You don’t need a photography studio to be a profitable professional portrait photographer.
I’m living proof of that.
In my 23 years as a professional photographer, I’ve operated with and without a studio.
When I got kicked out of my third studio location a few years ago, I definitely wasn’t expecting it.
Here’s what I did to stay in business and four steps I hope will help you when you find yourself in an uncomfortable situation.
My husband Joe and I spent decades planning my dream photography studio.
My husband is an architect and it was our shared goal to build a building where we could both run our businesses.
Once it became a reality, I let my current studio landlord know, plenty early, that I would be moving out.
He was great and worked with us as long as he could, but he made the decision to have a new renter move in sooner than my new studio was built.
I was studio-less and going into the busy fall portrait season.
I was prepared for unanticipated project costs in the construction of my studio, but I hadn’t considered being kicked out of my studio early. After weighing the options, I decided the best solution was to go studio-less for a few months. I moved everything from my current studio to my dining room and started operating there.
Looking back it worked just fine, but at the moment it was stressful. Here are the things I did that may help you cope with an uncomfortable situation like this.
#1 Realize That Clients Love To Be Part of the Process.
I was so worried about how my clients would react because I am a more expensive professional photographer, so any inconvenience to them stressed me out. What I hadn’t considered is how my clients saw that we were investing in our dreams by building a new studio. I didn’t have one client who was cranky, snotty, or rude with me.
In fact, when we finally got into our new studio, the Milling family brought a bouquet of flowers for me because they were so proud. It was a highlight of my career to see that my client cared enough that they brought flowers.
#2 Keep Your Eye On the Big Picture
I’m so glad I am not paying massive amounts of rent anymore.
I remember thinking to myself, I’d been paying $2,500 per month for over 10 years, that’s over $300,000 that I was paying for someone else’s building.
Now I’m in my dream studio and I’m able to serve my clients at such a high level.
Was it easy?
Heck no, but was it worth it?
I know it’s easy to forgo a hard decision of growth because it’s painful, but keep reminding yourself about the long run.
#3 Remember That Most Problems Are Solvable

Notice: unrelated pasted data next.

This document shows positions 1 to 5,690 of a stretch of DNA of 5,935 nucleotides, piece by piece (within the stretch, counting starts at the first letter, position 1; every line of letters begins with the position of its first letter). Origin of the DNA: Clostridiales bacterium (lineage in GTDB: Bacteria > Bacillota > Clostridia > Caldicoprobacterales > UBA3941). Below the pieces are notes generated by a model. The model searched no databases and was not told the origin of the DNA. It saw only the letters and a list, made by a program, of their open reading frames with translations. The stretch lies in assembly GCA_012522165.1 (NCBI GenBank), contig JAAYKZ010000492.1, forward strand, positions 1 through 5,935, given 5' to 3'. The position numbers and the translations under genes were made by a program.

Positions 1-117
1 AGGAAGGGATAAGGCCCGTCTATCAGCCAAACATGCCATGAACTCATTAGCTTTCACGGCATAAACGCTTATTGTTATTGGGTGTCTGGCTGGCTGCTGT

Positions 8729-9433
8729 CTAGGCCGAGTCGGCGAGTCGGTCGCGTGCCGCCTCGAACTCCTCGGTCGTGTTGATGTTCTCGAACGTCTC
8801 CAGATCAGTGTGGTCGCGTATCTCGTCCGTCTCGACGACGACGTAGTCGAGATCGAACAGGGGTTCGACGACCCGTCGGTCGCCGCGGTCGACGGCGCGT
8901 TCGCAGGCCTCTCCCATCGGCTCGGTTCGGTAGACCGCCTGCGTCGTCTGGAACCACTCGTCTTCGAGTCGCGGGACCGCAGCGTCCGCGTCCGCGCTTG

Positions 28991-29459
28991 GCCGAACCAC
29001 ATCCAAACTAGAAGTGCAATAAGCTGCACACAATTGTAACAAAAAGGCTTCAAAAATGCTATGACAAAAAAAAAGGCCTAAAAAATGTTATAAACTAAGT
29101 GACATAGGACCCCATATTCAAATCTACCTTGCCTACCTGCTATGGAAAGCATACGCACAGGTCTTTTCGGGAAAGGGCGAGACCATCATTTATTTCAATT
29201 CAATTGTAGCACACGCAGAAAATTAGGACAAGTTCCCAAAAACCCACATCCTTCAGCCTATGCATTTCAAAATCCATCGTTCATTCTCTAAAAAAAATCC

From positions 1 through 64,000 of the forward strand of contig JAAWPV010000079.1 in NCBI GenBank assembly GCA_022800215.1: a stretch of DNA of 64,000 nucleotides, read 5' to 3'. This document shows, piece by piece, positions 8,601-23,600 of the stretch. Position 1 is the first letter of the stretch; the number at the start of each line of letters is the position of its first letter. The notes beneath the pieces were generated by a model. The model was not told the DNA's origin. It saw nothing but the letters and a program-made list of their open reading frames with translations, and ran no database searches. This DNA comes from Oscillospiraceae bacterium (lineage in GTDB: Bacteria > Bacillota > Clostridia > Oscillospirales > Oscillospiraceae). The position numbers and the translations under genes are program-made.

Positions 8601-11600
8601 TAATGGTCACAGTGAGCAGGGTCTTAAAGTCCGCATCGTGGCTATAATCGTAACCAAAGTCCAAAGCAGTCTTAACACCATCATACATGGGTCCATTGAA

We can always make more money to solve whatever financial problems we have. From the moment I was told I needed to move out, I knew there was a creative solution, even in all the stress and sleepless nights. Luckily, I had an amazing teammate and studio manager, Andria, who was willing to come to my house and work through the chaos. I knew financially we would catch up, and we did.
My husband kept saying to me, “It will all be worth it. Just stay focused on solving one problem as it comes, and it will be worth it. We’ll be in before you know it and you will be so happy.” I clung to those words. ‘We will be in before you know it and you will be so happy.’ He was right.
#4 Building Muscles Creates Short Term Pain, But It Is Worth It.
When you’re lifting weights to get stronger, you must first tear your muscles by lifting heavier weights. It’s the same way in business. You’re building muscles to run a successful business and stressing them is how you grow. Growth happens outside our comfort zone, so consider learning lessons that can create short term pain, but keep you out of long term suffering. The only way to build your entrepreneurial muscle is by actually using it. You can’t avoid it.
Work Hard To Reach Your Goals as a Professional Photographer
“Entrepreneurship is living a few years of your life like most people won’t, so you can spend the rest of your life like most people can’t.”
I couldn’t find a source for this quote, but I really love it.
Joe and I were willing to be frugal for as long as it took so we could accomplish this dream.
When you’re making decisions based on what is best for you in the long run, have faith in yourself. Know that you are equipped to handle anything that comes at you.
If you wanted a predictable job, you can get one, but you’re a professional photographer because you want more. You want to make money, and have the freedom and flexibility that succeeding in your photography business can provide. Keep working toward that goal and investing in yourself, because let me tell you, it is so worth it.